Morning News Digest: July 26, 2012


Morning News Digest: July 26, 2012

By Missy Rebovich

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Christie noncommittal on 2016 race

Gov. Chris Christie has not given any thought to running for president in 2016, but hasn’t ruled it out either, he told an Ocean City crowd today.

The governor was prompted to discuss his thoughts of running for president in 2016 by a resident who attended one of Christie’s beach town halls. The resident asked if he would go for it and Christie, who still has not announced whether he will run for re-election as governor, declined to jump into the 2016 race.

“First off, I hope there’s no reason for me to have to run in 2016 because I hope President (Mitt) Romney will be running for re-election,” he said, garnering a round of applause from the beach crowd.  (Arco, PolitickerNJ)



Christie: Romney tough enough to take on Obama

Gov. Chris Christie says presidential hopeful Mitt Romney is a tough candidate and any Republicans who think he’s too reserved to take on President Barack Obama are wrong – dead wrong.

“I think he is tough enough and I think you’re going to see over the course of the next 100 days … that you’re going to see him be really tough with the president,” Christie told a crowd at his beach town hall.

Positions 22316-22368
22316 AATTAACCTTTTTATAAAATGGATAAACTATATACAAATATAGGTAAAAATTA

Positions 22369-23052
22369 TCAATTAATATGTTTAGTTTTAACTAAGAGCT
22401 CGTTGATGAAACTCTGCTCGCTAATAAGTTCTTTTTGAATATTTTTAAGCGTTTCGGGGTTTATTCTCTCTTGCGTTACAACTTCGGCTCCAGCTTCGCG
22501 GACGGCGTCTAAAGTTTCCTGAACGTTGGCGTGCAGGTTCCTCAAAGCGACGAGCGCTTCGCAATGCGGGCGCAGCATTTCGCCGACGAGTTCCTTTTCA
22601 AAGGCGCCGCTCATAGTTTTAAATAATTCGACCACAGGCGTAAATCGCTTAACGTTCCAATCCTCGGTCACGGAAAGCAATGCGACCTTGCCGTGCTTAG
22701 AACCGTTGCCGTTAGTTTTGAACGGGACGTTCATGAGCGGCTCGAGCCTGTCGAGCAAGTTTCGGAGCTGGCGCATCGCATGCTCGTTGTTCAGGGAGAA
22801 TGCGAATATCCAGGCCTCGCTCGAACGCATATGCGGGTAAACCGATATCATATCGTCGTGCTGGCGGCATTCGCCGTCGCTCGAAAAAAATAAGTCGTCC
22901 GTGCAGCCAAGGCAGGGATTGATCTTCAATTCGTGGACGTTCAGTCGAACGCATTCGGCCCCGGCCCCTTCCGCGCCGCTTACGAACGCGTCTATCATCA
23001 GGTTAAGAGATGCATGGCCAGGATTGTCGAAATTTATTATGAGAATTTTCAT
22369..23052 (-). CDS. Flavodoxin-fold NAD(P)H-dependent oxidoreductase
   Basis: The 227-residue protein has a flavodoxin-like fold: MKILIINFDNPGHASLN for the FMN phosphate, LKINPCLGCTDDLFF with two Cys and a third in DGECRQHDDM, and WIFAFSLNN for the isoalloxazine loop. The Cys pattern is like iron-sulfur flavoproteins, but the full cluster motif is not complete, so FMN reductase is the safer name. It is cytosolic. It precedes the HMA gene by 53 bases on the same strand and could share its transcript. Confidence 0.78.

The governor was responding to a comment from one of the couple of hundred residents who attended the town hall. The resident questioned whether Republicans needed a tougher candidate, suggesting Christie was the right guy, to take on the president in the upcoming election.  (Arco, PolitickerNJ)



Franzini to leave the EDA

Caren Franzini is planning to step down as chief executive officer of the New Jersey Economic Development Authority (EDA), a source tells

Franzini joined the Authority in March 1991 as Deputy Director.

A source says appointments counsel Michelle Brown is a potential replacement. 

Assemblyman Albert Coutinho (D-29), Newark, chair of the Assembly Commerce and Economic Development Committee, confirmed Franzini’s departure in a statement.   (Pizarro, PolitickerNJ)



Christie fights gambling in NYC shadow as Atlantic City sputters

Once a week, New Jersey resident Joe Coleman drives 20 minutes into Pennsylvania to play slots at the Parx Casino in Bensalem. While it doesn’t have the beach or glitz of Atlantic City — an hour and a half the other way in his home state — it costs him less in gas and tolls.

“I’d never come here if it wasn’t so close,” Coleman, 48, an unemployed plant manager from Bordentown, said in front of Parx at 11 p.m. on a Sunday, up $20 after a night of slots.

New gambling halls including Parx have walloped the industry in New Jersey. Its casinos, all in Atlantic City near the state’s southern end, reported $3.3 billion in revenue last year. That’s down 37 percent from a peak of $5.2 billion in 2006, the same year Pennsylvania’s first slots parlor opened. Last year, that state’s gambling revenue jumped 10 percent to $3.14 billion after it introduced table games in 2010.   (Dopp, Bloomberg)



New Jersey gives $347M in business tax cuts bipartisan support